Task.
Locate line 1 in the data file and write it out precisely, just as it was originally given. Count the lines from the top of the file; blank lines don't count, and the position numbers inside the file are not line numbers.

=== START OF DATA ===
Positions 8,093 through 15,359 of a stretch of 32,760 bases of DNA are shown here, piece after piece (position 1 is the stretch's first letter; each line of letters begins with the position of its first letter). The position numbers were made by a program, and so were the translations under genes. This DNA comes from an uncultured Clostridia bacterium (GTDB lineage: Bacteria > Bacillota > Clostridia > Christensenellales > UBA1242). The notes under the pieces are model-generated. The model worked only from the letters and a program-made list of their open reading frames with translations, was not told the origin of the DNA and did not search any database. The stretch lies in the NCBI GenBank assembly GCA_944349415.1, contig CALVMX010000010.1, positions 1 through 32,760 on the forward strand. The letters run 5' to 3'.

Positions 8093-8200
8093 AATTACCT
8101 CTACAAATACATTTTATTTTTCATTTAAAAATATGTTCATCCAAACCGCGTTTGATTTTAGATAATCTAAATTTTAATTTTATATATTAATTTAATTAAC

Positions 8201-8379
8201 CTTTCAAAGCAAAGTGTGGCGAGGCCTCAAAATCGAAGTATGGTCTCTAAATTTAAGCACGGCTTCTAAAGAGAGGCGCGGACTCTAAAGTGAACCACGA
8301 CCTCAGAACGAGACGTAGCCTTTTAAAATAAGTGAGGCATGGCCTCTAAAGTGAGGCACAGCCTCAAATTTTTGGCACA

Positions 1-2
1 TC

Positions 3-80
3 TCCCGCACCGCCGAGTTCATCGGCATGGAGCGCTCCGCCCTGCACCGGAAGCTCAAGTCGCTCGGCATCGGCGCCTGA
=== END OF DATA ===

Positions 8,093 through 15,359 of a stretch of 32,760 bases of DNA are shown here, piece after piece (position 1 is the stretch's first letter; each line of letters begins with the position of its first letter). The position numbers were made by a program, and so were the translations under genes. This DNA comes from an uncultured Clostridia bacterium (GTDB lineage: Bacteria > Bacillota > Clostridia > Christensenellales > UBA1242). The notes under the pieces are model-generated. The model worked only from the letters and a program-made list of their open reading frames with translations, was not told the origin of the DNA and did not search any database. The stretch lies in the NCBI GenBank assembly GCA_944349415.1, contig CALVMX010000010.1, positions 1 through 32,760 on the forward strand. The letters run 5' to 3'.